choux rosette

The finished choux rosette – the perfect finishing touch to a pleated bed canopy

A rather unusual request arrived in my inbox last week from an upholsterer in Surrey. He was working on refurbishing a four poster bed which had a centrally pleated, tented ceiling and wanted me to make the choux rosette for the centre for him. I was pleased to help as I’ve made quite a few of them over the years; small ones for tiebacks, pelmets or cushions; medium sized ones to embellish swags and tails and large ones, as in this case, to act as a focal point in a tented ceiling.

This one, in a silver-blue fine silk dupion, needed to be 25.5cm (10 inches) in diameter, would be secured in position through a hole in the wooden canopy of the bed and would serve to cover the fixings which attach the pleating to the frame as well as look beautiful, of course.

It can be tricky to create enough volume when ruching fabrics like this but there are a couple of things that can help.

Here’s how to make a choux rosette:


2 circles of pelmet/hessian buckram, 25.5cm diameter

1 circle of 6oz wadding, 25.5cm diameter

1 circle of face fabric (in this case, a silk dupion, approximately 140gsm), 75cm diameter

1 circle of stiff tulle (as used in the underskirts of bridal and ball gowns), 75cm diameter

1 circle of suitable lining fabric, 30cm diameter

Here’s what you do:

Stitch the face fabric and tulle circles together around the perimeter with a running stitch of doubled thread. Draw up the gathering thread to create a silk bag with an opening approximately 20cm in diameter. Fasten off securely.

Next, place the circle of wadding on top of one of the circles of buckram and tack the two together.

The wadding and buckram circle now goes inside the silk bag and you can either pin or clip the layers together around the perimeter ensuring the gathers are distributed evenly.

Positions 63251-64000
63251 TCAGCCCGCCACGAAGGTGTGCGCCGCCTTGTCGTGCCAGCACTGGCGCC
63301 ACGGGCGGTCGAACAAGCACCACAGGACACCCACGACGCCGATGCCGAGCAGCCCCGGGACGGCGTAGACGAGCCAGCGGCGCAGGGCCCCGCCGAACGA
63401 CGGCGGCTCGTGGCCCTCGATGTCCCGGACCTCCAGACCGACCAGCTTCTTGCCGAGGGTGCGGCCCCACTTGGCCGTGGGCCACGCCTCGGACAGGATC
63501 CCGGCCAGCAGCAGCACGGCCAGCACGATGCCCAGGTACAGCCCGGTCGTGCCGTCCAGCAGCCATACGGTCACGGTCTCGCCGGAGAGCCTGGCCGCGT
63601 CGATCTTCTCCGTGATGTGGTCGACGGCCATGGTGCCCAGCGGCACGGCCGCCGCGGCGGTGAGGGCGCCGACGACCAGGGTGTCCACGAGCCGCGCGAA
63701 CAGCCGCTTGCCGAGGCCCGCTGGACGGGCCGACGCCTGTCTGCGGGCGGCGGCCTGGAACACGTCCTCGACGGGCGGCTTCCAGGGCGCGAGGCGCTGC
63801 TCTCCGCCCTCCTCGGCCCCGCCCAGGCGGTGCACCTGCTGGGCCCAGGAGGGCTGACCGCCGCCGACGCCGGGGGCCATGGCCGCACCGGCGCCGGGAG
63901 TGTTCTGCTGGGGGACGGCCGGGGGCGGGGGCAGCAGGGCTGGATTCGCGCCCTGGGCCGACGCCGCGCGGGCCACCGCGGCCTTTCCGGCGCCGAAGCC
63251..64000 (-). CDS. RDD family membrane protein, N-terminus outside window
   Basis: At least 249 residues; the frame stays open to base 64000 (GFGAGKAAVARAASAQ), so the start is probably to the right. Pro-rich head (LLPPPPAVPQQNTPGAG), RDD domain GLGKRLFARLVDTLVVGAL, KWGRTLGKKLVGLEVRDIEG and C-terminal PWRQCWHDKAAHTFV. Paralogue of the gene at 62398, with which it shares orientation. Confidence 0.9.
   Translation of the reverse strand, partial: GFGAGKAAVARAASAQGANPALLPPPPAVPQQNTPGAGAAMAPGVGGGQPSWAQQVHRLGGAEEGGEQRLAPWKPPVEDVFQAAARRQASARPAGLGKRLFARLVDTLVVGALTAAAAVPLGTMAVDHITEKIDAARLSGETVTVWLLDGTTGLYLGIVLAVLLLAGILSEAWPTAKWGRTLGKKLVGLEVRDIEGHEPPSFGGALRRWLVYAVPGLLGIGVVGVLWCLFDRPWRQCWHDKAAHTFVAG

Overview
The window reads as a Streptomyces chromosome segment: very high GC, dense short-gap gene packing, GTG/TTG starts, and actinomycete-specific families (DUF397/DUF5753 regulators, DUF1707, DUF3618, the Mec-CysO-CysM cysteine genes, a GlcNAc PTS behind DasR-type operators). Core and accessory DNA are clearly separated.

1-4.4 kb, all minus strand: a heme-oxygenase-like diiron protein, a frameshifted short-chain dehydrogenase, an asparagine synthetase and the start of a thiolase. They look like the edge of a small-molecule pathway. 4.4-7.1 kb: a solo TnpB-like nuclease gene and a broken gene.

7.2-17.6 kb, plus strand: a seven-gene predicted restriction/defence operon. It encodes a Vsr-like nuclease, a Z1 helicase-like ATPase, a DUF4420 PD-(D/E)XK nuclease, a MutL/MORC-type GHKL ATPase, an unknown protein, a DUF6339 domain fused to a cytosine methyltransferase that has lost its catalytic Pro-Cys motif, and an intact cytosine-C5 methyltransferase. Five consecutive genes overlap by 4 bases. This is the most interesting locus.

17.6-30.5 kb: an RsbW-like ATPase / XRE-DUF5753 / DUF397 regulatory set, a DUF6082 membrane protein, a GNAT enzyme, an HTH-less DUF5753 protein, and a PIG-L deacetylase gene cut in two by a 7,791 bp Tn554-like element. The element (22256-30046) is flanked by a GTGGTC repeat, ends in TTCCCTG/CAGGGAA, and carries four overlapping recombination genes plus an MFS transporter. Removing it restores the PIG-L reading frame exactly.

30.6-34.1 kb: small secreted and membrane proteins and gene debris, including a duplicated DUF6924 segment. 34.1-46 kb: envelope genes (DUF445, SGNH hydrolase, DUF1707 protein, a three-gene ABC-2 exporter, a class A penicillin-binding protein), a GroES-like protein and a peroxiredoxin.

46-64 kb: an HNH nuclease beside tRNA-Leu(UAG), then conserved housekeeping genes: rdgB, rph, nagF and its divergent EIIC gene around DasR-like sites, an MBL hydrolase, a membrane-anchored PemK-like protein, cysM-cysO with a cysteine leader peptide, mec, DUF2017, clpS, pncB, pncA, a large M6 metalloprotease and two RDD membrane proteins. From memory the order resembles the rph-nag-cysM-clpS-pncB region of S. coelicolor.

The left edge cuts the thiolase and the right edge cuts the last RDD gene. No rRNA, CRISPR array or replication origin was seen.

Now the fun begins – I really love this next bit…

Take a very long, doubled thread and begin stab stitching into the buckram and wadding layers and out through the tulle lined silk bag, making tiny stitches at regular intervals. This pulls the silk into ruches and gathers. It is important to stab stitch evenly but in a fairly random way for best results. You will notice that the wadding and tulle layers, now acting as interlinings help to plump the silk nicely.

choux rosette for four poster bed

Making of a choux rosette. See the different effect stitch density makes – fewer stitches on the left hand side; more on the right.

You can vary the effect with the density of your stab stitches. Fewer stitches will produce a rather bouncy, marshmallow effect whereas more stitches will give a flatter but more ruched choux. This one, according to the picture I was asked to copy, needed to have about three quarters of the maximum ruche possible – around 200 stab stitches.

Although the back of the choux will never be seen, I like everything to be neat and tidy, so now on to the lining.

Take the remaining circle of lining fabric and run a row of gathering stitches around the perimeter. draw this up to create another bag (this one will look more like a mop cap!) and, with the remaining circle of buckram inside, draw up the gathers and fasten off.

Now slip or hem stitch the two parts of the choux together and attach as you wish. This one had tabs sewn between the two buckram circles for the upholsterer to use to fix it to the top side of the bed canopy.

Mini choux rosettes for cushions and tiebacks can be made with only one circle (I recommend using a softer buckram or even felt for these) and slip or hem stitched all the way around into place.

Of course, this ruching technique isn’t only for choux rosettes – it can be adapted for use in a panel in a curtain or on a pelmet for example and beads, pearls or sequins can be added for extra wow factor!